fighting the lack of good ideas

storage strategies – part 1

In follow-up to my previous article about bind mounts, here is the first in a series on storage strategies (while everything contained in this series is applicable to desktops and laptops, the main thrust will be towards servers). Today we’ll look at local/simple storage options (DAS – both the spinning and solid-state varieties).

The most basic form of utilizable storage is the direct-attached (or DAS) variety. In short, DAS covers any drives that are physically connected to a computer – hard drives, SSDs, etc.

Spinning disks, aka hard drives, are the most common form of DAS – and are extremely similar between consumer and professional levels (the only main differences are price* and guaranteed reliability): they’re a very mature, stable technology, and, excepting recent problems in Thailand, have been pretty cheap for a long time.

Depending on the server, there will be anywhere from 2-12 (or more) disk slots. If the disks are sized equally, they can be either added to a RAID (a topic for a future post on fault-tolerance), or used individually.

A more recent alternative to hard drives have been solid-state storage. SSDs use flash memory – which can be more fault-tolerant than disk drives because there are no moving parts. While, as with all devices, there is a failure rate with flash storage, it [generally] fails more gracefully than a spinning disk, as individual cells of the flash will wear-out/become inaccessible, rather than a platter  physically crashing.


  • “traditional” storage, which makes installation simple
  • storage performance can be easily isolated
  • generally-speaking, it’s the fastest storage option
  • cheapest storage option


  • if storage needs have been predicted too low, it can be costly and time-consuming to increase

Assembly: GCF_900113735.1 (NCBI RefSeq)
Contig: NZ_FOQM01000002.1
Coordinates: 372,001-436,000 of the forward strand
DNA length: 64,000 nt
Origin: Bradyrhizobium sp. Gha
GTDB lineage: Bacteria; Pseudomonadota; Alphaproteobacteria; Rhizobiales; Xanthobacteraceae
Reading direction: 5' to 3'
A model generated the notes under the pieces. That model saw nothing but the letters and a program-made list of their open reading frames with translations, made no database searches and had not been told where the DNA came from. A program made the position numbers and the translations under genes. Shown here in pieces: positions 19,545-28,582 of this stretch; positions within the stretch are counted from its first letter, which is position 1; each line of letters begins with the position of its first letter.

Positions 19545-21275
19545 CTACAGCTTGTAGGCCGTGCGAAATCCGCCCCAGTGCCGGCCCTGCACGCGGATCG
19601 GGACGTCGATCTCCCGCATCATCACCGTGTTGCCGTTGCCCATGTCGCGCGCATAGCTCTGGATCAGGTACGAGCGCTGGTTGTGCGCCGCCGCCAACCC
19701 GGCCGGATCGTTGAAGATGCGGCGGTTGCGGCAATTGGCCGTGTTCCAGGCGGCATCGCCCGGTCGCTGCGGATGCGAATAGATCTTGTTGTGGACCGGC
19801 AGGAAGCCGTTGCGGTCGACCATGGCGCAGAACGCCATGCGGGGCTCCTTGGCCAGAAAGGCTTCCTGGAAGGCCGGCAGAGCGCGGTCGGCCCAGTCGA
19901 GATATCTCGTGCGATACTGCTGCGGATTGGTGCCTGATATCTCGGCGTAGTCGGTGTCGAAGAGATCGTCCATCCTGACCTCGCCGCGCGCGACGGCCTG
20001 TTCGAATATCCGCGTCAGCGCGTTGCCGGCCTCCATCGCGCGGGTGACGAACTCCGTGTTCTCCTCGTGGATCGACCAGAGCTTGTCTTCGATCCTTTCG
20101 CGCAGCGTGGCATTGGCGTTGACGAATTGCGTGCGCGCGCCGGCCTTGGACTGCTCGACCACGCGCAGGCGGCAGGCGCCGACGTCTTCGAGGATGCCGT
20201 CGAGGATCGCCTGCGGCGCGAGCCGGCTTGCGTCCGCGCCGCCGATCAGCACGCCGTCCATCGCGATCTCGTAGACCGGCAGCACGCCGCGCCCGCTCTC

• if storage needs have been predicted too high, a server could be “wasting” lots of space
  • when failures happen, recovery can be a very time-consuming process

*There is an excellent question and answer on Server Fault that covers why costs of enterprise/professional storage are high, and I won’t rehash much of that information in this series.

professional lying – or is it laziness?

I have noticed an unusual percentage of professional CVs/work histories/resumes on LinkedIn (specifically) that have some fairly blatant errors in them.

For example, I have seen people list multiple full-time jobs that they could not have had at the same time (eg, both at one employer and also at the company that acquired their old employer).

I’ve also seen people claim to have accomplished things or be in a role that is either flat-out wrong, or worded in a weaselly way that looks like they’ve accomplished a lot more than they really did (eg showing only their current title at their current employer, but listing the start date as their initial hire date, and only listing their current accomplishments/roles (or listing all of them, but implying they did something that other individuals were actually responsible for)).

I’ve also seen LinkedIn profiles that are spartanly-populated – which is cool, that kinda follows my personal philosophy of never putting anything on my resume I don’t want to be asked about. But the ones that are full of – at the very least – questionable entries on their work history seem very troubling to me.